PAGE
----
Gunung Lambak: A deceptively tough climb to the top

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From the town of Kluang in Johor, the contours of Gunung Lambak are easily visible. Actually Lambak (which means Flea Mountain) has twin peaks, the higher of which reaches 510 metres (1,673ft) and has a TV broadcasting mast on the summit.

Some say it’s an “easy climb” but it’s actually a far more vigorous workout than expected. The trail starts at the Gunung Lambak Eco Resort on the outskirts of Kluang town.

You can park in the hotel’s car park and find your way to the trail via a suspension bridge which crosses a small stream. If the bridge is closed off for any reason, you can still go underneath and hop across the stream.

Alternatively, you can park on the street just past the Eco Resort and start the trail from there.

The trail is nice and easy at the beginning with a concrete path which makes its way alongside the stream and up through the rainforest.

You will see many Kluang residents taking some regular exercise on this part of the trail.

When the concrete path stops and turns into a jungle trail the hike becomes more difficult with plenty of steps to climb.

After a while the path forks. You can go either way. If you take the left trail, the track becomes very steep, with tree roots being used as rough steps. Ropes have been left in place to assist in climbing the tricky, near vertical parts.

The trail seemed to go on for ages, ever upwards, very much like Gunung Angsi, another energy-sapping mountain hike.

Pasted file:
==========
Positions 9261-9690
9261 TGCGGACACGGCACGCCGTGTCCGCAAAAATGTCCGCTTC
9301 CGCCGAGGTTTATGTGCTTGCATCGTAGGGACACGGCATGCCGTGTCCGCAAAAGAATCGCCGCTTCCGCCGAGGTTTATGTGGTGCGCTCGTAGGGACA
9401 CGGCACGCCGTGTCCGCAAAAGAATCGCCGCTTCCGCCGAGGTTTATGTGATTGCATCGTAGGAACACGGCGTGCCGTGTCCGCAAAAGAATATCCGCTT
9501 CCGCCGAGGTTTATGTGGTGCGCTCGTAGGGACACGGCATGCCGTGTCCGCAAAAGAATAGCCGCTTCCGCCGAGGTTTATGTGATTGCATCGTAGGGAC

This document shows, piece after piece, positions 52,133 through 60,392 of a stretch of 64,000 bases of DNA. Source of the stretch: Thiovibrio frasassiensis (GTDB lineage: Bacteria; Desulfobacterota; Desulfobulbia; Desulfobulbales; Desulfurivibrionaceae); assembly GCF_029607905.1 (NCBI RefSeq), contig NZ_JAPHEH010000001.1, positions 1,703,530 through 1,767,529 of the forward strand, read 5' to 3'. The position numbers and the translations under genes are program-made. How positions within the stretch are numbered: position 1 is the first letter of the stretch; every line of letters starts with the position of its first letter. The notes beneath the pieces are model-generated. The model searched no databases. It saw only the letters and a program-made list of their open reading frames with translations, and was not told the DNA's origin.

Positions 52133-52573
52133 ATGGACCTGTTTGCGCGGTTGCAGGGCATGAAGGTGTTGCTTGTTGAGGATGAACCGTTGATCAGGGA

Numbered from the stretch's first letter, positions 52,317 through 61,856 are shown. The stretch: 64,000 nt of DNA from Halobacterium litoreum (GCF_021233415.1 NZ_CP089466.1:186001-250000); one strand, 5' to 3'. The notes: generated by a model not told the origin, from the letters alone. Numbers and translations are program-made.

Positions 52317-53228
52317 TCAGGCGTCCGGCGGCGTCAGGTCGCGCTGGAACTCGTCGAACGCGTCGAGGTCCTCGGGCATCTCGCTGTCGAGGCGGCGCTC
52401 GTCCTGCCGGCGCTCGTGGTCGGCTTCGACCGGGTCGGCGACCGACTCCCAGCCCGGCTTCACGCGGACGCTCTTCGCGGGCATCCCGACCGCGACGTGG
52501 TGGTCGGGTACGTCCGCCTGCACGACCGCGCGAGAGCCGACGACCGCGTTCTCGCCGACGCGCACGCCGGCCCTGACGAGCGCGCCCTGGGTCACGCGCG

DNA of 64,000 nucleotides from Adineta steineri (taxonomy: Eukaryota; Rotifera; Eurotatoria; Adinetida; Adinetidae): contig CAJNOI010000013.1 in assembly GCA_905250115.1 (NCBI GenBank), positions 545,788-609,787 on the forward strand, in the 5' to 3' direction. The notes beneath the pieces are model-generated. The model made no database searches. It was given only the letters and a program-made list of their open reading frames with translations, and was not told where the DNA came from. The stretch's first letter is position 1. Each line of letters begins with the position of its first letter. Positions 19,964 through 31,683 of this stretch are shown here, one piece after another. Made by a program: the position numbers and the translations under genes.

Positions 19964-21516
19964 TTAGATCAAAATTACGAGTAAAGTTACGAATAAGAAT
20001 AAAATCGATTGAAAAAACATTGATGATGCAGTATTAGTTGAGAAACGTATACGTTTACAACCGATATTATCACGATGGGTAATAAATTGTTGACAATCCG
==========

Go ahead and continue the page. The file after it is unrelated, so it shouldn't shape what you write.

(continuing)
If it isn’t a cloudy day, you can enjoy a stunning view of the surrounding countryside once you reach the top. But if it is cloudy, then there was nothing to see.

You go down the same way you hiked up, but it is possible to continue onwards to the second of the twin peaks (slightly lower) and return by another route to where the trail forked as mentioned earlier.

Two or three hours should be sufficient for most people to go up and down this mountain. There are no admission charges and no permits are required.

Where to stay near Gunung Lambak

The Eco Resort has chalet accommodation and camping facilities. They also have a kiddies’ playground and swimming pool with slides which they call a water park.

Kluang at the Rail Hotel is a boutique budget hotel in a nondescript modern building but with some retro railway-style touches such as a wooden panelled reception with three clocks showing the times in New York, London and Kluang.

The room is clean, comfortable and modern with a wall-mounted flat screen TV and free Wi-Fi. The only complaint is that the walls are a bit thin and poorly soundproofed.

Charges are RM125 net including a good breakfast at the Kluang Rail Coffee shop downstairs.

Where to eat

The Kluang Rail Coffee shop at the Rail Hotel is a part of a larger chain. The original Kluang Rail Coffee establishment is also in Kluang, at the railway station where it has been serving staples like toast and coffee since 1938.

It is open from 7am-12 noon and from 2:30pm-6pm. Oddly for a restaurant it is closed for lunch and dinner. It is also closed on Thursdays which is a bit inconvenient if you happen to be travelling by train from Kluang on that day.

The other place in Kluang is the Green Home Healthy Vegetarian Café, at No 14, Jalan Tasik, a couple of doors along from the Rail Hotel.

This cosy place is run by a Buddhist nun and looks like a cross between a temple, a private home and a restaurant. You have to leave your shoes outside.

They specialise in natural and organic produce, and a simple, delicious and nutritious meal of rice, vegetables and fresh juice will cost RM16.

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